Helpful Gardening Tips
Goes Well With
We ship all plants usps priority mail. They arrive to most locations within 2-3 days. We package all plants to retain moisture to up to 10 days in transit. All plants ships from our warehouses in Tennessee. All plants are grown and shipped from out Altamont (zip) 37301 location. We do drop ship for re-sellers also for those wanting to resell our plants.
How We Protect Your Plants For Transit
All plants are dug and immediately taken to our warehouse and tera-sorb moisture retention gel is applied to the roots and then wrapped in plastic to retain superior moisture for transit. They are placed in corogated cardboard shipping boxes for protection when shipped
Upon Receipt Of Your Plants
Upon receipt of your plants, unpack and unwrap the roots and mist with water. Plant within 24-48 hours. If you can not plant within this time frame, put your plants in a cool location (ex- basement, garage or cellar) and water the roots daily. Cover them back up with the plastic so they will not dry out until you can plant them. After planted, water every evening after the sun goes down for 5 days.
Mimosa Silk Tree Seeds
Mimosa Silk Tree
The mimosa silk tree or Albizia julibrissin is also known as the Persian silk tree and is prized for unusual flowers that resemble pink powder puffs. Native to Asia, it is related to the pea and named for the Italian naturalist Filippo degli Albizzi, who brought it to Europe in the 18th century. Its epithet is unusual because instead of Latin or Greek, it is derived from Persian and means "floss silk" or "silk flower."
Hardy Zones Where They Grow
The mimosa silk tree is a tree of warm climates, so it grows best in hardiness zones 6 to 9. This means the extreme average low temperature ranges from - 10 to 30 degrees Fahrenheit. It is a common, volunteer tree in the southeastern United States.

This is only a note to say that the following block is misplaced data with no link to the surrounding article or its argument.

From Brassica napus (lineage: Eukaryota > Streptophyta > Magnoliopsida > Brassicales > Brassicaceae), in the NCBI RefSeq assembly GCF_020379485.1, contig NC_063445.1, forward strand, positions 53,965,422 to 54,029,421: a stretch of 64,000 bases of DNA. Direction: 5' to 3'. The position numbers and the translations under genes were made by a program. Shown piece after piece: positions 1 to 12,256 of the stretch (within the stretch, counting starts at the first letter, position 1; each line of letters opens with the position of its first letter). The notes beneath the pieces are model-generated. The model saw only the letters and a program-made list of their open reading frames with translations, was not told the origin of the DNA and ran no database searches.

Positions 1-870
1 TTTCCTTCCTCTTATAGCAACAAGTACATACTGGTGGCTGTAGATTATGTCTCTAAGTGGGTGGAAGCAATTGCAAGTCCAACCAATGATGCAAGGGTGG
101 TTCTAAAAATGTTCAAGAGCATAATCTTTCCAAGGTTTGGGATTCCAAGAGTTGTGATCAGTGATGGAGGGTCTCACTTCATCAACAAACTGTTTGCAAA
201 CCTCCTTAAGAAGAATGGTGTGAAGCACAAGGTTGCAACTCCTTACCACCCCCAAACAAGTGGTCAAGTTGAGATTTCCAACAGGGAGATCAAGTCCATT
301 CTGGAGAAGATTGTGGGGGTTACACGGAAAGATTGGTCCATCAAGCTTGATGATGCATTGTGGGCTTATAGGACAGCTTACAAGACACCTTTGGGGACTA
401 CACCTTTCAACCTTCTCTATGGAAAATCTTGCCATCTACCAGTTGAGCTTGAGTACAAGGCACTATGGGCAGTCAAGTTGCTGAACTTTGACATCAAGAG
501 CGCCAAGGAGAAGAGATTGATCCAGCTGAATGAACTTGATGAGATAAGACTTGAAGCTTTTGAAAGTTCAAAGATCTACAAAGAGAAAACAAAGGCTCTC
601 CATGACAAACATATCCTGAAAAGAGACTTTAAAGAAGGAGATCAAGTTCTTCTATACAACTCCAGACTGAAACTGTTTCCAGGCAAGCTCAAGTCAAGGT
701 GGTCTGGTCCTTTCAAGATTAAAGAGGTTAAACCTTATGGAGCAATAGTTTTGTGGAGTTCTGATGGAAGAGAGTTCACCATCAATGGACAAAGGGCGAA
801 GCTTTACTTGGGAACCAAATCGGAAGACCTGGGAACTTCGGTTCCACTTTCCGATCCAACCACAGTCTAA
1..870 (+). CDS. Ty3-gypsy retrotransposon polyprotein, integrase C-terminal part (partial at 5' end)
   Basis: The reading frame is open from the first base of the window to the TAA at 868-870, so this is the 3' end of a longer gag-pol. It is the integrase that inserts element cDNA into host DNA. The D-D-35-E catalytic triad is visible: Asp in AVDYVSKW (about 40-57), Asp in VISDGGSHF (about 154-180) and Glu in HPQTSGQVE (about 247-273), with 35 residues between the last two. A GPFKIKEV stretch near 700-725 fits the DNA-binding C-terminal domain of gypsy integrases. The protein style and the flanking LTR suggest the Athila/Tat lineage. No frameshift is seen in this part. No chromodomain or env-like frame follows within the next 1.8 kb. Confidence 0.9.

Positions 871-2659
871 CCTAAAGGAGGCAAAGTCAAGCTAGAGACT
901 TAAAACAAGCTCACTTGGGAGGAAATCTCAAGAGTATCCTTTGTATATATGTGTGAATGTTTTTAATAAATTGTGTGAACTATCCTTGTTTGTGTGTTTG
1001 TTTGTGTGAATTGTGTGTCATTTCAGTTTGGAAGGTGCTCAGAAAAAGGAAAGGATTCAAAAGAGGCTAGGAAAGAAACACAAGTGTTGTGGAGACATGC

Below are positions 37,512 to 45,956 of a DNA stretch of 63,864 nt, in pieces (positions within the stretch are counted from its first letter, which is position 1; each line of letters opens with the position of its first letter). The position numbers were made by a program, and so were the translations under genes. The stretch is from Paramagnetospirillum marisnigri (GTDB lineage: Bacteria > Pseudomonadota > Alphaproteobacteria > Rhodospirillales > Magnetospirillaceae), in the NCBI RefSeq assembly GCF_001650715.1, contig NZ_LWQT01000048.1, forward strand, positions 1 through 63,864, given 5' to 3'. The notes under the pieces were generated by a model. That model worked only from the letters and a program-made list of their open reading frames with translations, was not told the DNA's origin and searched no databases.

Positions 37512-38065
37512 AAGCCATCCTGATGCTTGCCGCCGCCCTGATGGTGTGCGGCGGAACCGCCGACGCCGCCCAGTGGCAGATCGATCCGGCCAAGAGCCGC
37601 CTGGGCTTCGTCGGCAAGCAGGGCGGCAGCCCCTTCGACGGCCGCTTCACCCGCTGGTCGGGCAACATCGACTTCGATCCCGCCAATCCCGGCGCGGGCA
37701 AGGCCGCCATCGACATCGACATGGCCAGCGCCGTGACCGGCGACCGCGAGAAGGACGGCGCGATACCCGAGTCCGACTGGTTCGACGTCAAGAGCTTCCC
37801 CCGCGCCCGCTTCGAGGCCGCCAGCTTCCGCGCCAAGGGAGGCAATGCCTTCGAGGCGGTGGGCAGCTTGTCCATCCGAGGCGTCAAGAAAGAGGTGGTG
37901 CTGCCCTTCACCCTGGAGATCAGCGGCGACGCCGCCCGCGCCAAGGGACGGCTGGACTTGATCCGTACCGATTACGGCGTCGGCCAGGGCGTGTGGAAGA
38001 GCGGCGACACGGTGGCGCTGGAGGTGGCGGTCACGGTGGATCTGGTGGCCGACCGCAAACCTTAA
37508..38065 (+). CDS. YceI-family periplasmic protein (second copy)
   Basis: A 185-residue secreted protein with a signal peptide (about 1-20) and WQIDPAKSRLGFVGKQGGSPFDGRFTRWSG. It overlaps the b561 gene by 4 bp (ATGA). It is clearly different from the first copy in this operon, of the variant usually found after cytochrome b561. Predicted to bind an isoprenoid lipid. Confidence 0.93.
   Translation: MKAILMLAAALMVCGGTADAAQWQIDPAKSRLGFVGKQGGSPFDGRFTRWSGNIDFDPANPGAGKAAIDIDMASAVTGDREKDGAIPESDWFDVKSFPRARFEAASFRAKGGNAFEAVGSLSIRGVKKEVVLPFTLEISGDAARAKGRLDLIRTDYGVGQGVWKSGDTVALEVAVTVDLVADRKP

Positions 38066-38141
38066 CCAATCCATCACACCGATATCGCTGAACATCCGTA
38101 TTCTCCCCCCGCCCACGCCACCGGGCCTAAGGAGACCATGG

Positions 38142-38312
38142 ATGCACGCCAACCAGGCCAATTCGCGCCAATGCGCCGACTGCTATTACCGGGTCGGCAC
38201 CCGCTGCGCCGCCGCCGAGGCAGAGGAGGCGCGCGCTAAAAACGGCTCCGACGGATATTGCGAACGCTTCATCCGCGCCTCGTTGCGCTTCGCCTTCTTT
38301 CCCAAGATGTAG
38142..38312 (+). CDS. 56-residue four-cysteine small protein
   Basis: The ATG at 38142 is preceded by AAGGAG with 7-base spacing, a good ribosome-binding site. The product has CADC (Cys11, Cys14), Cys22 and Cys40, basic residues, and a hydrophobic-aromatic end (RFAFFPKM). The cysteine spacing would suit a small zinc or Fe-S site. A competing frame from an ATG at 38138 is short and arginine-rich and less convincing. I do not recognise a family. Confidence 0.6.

At maturity, the mimosa silk tree is 20 to 40 feet high with a 20 to 50-foot spread. Its branches grow horizontally, and sometimes the branchlets have an attractive droop. It is a deciduous tree, and the leaves are bipinnate, light green, and have many tiny leaflets. This gives the blade a fernlike, delicate beauty. The blade closes up at night and when it's touched.
The mimosa silk tree's bark is dark green/gray and develops vertical stripes with age. The leaves do not have much fall color but drop from the tree after a frost. The flowers get their powderpuff look because they're formed by ahead with a short stalk, a perianth with reduced parts, and many stamens. Stamens are the filament-like male reproductive parts. The flower also has a tube that's fused at the base and appears at the beginning of summer.
The tree reproduces in well-drained but average soil that's kept moderately moist. It will even do well in poor soils, but fertile but light soil is ideal. Though it can grow in the shade, it flowers profusely in full sun and places where summers are hot. It tolerates deer and some drought.
The flowers arrive in racemes, which are clusters of individual flowers attached to a central stem by stalks of equal length and distance. They are a lovely flamingo pink with golden centers. They have a sweet scent and attract bees and other pollinators.
The mimosa silk tree's flowers appear from June to July. Eventually, they produce flat brown seedpods that can be 7 inches long. Each one has about eight seeds. The pods cling to the tree into the winter, but strong wind causes them to rupture. The wind then carries the seeds far and wide.
To grow the tree from a seed, plant the seed to the depth of 1/4 inch in a pot of vermiculite or seed-starting medium. Keep the medium moist but not wet, and transplant when the seedling is about 6 inches tall.
Though the mimosa silk tree is a heat-loving plant, it is hardy and can stand cold and frost as long as they're not prolonged.